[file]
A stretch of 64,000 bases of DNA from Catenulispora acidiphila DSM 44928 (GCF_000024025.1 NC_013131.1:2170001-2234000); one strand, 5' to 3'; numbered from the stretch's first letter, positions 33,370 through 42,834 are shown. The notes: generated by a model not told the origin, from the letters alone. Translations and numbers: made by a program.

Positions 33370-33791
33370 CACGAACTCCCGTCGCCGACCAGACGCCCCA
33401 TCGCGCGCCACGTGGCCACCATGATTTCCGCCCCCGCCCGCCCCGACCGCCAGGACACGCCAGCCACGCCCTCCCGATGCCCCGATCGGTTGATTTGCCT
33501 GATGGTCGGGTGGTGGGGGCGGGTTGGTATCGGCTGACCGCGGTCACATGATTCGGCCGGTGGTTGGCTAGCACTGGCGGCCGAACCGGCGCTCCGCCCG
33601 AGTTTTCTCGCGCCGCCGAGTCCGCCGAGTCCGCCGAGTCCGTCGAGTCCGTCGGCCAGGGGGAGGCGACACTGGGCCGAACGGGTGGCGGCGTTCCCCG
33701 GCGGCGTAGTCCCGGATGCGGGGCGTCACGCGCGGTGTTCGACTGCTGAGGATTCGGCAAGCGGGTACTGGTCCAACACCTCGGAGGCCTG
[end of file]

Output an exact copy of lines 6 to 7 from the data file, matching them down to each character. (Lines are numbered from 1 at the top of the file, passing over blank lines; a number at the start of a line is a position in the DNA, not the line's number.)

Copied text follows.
33601 AGTTTTCTCGCGCCGCCGAGTCCGCCGAGTCCGCCGAGTCCGTCGAGTCCGTCGGCCAGGGGGAGGCGACACTGGGCCGAACGGGTGGCGGCGTTCCCCG
33701 GCGGCGTAGTCCCGGATGCGGGGCGTCACGCGCGGTGTTCGACTGCTGAGGATTCGGCAAGCGGGTACTGGTCCAACACCTCGGAGGCCTG